Why You Should Start Using Climbing Formwork

May 02, 2019 1 Comment

Climbing formwork is a special type of formwork for large vertical concrete structures. Climbing formworks will represent an effective solution for structures that require seamless walls or have a very repetitive form. 

There are several types of climbing formwork, depending on the type of building being built. They can move on their own, using hydraulic or electric jacks, commonly known as self-climbing formwork, or they can be relocated with cranes and other equipment. 

There is also a gliding formwork, called Slipform, but it is moving continuously (when pouring is being made) instead of periodically like the self-climbing formwork. The self-climbing formwork remains in place during the pouring process. Crane picked-up jump forms are typically used on buildings of five stories or more; fully self-climbing jump form systems are generally used on structures with more than 20-floor levels.

How Self-Climbing Formworks Are Assembled

Normally, this type of formwork is constructed from steel members. Concrete form panels are attached to this frame; some of them supported on rollers. After the concrete walls are poured, it is released and moved away from the wall. Then, if self-climbing formwork is being used, jacks lift the frame up to the next level or to the next area where it will be used. This is normally a relatively fast procedure.

Once the climbing formwork is in position, the panels are closed, and the next concrete wall is poured. The cycle continues, which is normally three to five days. Faster times can be achieved but you will need a really specialized and trained crew. However, the limiting factor to faster times is usually the construction of the floor slabs, which are poured as a separate process.

Where to Use Climbing Formworks

It is highly recommended in super tall structures like:

  • Skyscrapers
  • Bridge Pylons
  • Airport Control Towers
  • High Rise Buildings
  • Elevator Shafts
  • Silos

Some of the manufacturers or distributors of self-climbing formworks are:​

  • Doka
  • B.F.S
  • Paschal
  • MEVA
  • PERI

Self-Climbing Formworks Benefits

  • They usually do not require a crane to move them, reducing your general condition cost.
  • Increased construction speed is obtained by allowing the vertical and horizontal parts of a building to be built concurrently.
  • It minimizes labor time and has a better productivity rate (these systems are designed for repetitive actions) and less labor is required to set up the forms.
  • Increased safety as the labor of setting and removing is less than traditional systems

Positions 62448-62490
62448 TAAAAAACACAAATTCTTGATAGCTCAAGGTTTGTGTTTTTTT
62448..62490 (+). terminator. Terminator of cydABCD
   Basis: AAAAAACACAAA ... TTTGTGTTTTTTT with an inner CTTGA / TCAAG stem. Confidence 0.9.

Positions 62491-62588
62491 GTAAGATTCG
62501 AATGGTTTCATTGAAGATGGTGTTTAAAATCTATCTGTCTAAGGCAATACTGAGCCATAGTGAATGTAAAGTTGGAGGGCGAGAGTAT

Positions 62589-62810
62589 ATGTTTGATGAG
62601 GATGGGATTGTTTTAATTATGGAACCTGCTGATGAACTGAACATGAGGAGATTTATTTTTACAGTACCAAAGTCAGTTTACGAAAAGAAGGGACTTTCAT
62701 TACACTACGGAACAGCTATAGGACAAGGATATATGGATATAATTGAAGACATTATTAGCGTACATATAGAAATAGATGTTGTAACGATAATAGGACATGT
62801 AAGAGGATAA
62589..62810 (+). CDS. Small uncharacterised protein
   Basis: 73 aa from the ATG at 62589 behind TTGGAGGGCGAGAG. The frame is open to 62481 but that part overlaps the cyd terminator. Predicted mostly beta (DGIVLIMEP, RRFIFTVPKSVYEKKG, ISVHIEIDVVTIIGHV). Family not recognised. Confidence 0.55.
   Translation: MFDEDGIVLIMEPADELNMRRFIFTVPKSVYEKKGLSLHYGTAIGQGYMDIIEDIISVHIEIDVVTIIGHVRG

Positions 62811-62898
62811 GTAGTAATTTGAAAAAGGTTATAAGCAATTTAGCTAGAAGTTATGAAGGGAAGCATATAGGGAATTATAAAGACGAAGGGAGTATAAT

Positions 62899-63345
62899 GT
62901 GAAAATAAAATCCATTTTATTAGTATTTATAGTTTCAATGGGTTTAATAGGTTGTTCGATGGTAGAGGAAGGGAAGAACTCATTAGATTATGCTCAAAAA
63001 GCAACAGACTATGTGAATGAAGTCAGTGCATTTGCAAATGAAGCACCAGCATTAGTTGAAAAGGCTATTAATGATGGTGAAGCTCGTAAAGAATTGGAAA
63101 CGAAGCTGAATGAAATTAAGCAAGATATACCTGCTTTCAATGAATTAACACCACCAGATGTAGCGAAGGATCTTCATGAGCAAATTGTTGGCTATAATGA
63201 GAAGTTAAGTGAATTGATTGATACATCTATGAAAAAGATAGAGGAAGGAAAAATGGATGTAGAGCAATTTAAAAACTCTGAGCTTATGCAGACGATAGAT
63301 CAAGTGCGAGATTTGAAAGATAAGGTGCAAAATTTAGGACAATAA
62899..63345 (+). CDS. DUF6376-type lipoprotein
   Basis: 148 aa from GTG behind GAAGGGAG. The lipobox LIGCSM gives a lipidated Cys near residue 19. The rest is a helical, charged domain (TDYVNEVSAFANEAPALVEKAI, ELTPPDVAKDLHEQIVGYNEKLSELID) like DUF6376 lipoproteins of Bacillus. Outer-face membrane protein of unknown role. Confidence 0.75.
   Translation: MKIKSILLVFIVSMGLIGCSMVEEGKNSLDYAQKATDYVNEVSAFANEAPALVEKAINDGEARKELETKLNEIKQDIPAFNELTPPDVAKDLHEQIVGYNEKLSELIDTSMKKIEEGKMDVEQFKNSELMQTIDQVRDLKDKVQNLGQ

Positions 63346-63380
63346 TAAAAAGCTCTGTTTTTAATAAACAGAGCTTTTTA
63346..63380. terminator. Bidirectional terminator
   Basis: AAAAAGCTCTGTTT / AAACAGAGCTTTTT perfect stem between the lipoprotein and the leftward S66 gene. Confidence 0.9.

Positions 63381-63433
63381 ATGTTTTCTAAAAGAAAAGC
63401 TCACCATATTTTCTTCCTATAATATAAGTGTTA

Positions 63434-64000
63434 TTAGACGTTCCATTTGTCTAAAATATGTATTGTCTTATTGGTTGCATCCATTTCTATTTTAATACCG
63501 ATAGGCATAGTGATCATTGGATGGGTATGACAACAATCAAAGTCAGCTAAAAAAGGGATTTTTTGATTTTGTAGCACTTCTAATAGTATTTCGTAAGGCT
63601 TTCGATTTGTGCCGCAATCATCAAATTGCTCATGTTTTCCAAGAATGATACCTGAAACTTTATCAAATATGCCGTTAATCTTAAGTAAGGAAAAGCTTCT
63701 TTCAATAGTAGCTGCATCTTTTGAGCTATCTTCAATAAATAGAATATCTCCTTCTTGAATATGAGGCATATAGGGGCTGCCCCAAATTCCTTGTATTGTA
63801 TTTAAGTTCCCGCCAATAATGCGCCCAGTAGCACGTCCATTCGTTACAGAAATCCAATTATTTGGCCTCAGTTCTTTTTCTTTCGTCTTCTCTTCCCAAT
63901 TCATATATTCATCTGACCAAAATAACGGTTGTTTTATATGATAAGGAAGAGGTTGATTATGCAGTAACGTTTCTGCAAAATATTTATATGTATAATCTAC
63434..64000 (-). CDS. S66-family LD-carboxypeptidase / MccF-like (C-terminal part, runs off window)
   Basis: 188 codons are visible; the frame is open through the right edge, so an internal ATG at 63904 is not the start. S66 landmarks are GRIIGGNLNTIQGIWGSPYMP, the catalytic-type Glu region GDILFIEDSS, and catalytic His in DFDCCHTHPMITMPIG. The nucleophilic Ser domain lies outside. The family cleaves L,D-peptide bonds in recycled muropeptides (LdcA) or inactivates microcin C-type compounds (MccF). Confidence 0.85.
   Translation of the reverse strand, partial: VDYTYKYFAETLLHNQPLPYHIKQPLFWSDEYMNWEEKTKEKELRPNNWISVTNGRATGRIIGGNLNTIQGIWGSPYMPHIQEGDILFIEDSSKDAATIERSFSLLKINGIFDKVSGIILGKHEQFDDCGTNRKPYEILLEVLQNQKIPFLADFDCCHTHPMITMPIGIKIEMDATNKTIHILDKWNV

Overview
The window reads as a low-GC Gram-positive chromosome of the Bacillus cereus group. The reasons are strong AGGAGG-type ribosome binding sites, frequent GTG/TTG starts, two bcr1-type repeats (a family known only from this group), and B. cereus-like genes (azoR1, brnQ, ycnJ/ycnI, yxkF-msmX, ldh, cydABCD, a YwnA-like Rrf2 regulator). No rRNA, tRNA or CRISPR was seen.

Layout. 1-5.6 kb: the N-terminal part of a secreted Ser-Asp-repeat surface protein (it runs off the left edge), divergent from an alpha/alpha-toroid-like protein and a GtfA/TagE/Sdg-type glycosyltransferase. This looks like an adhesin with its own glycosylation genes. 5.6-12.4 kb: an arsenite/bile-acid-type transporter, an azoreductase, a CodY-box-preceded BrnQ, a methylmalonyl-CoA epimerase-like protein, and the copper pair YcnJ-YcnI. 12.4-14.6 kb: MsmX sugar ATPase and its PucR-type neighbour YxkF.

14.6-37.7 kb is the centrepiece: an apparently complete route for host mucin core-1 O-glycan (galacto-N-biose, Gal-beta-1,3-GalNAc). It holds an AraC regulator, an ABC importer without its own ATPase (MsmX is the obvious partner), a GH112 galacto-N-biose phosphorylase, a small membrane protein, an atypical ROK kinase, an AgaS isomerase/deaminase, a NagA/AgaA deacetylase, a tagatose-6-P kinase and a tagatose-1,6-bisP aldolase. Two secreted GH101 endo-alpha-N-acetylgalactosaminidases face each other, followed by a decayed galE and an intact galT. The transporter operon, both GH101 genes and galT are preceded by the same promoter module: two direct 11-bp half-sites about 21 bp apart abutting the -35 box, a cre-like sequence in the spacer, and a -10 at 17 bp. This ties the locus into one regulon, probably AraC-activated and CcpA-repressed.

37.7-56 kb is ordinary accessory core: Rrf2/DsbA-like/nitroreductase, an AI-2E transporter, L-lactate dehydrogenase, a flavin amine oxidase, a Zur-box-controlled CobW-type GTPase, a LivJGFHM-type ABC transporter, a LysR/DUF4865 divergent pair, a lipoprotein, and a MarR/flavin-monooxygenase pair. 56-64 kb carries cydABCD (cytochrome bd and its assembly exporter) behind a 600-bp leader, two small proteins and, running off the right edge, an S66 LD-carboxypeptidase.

• It does not need additional supports to the formwork (it is supported by the walls just poured).
  • It can be used during almost all type of weather.
  • Normally, they provide an area for use as a scaffold.
  • High-quality surface finishes can be achieved.
  • Can sustain high winds (better productivity on windy days)
  • The formwork system is easy to clean and reuse with little waste generated compared to traditional systems.
  • Other protection systems (screens) can be hung off a big jump form and climbed with the system.
  • Some of these systems can be installed in such a way that even a concrete pump can also be used within the same area and space.
  • Long lengths can be obtained combining different section for each particular project.
  • Some formwork systems can be used at an inclined angle.
  • Once the learning curve has passed, performance will be optimized and work will be completed faster.
  • These systems will minimize the usage of scaffolding and temp work platforms.

Components of Climbing Formworks

Climbing formworks should be assembled or might be rented along with the following components:

  • Platforms for concrete workers
  • Wall formwork material and pieces
  • Lifting beam
  • Additional working platform
  • Suspension platforms

Also be sure that the equipment has the right components to plumb, horizontally and vertically, the formwork. Some of the models are also equipped with rails that will facilitate the formwork removal, so you can clean and repair concrete if necessary.

1 Response

Amy Saunders
Amy Saunders

April 13, 2022

Hey! So I went to my neighbor’s house yesterday where he showed me the water accumulation in his backyard and he plans to build a barrier wall to stop that from happening again. I was pleasantly surprised to learn that slipforms are highly weather-resistant altogether. Well, he should get in touch with a contractor already to construct a proper structure very soon. http://kerbco.com.au/about-us

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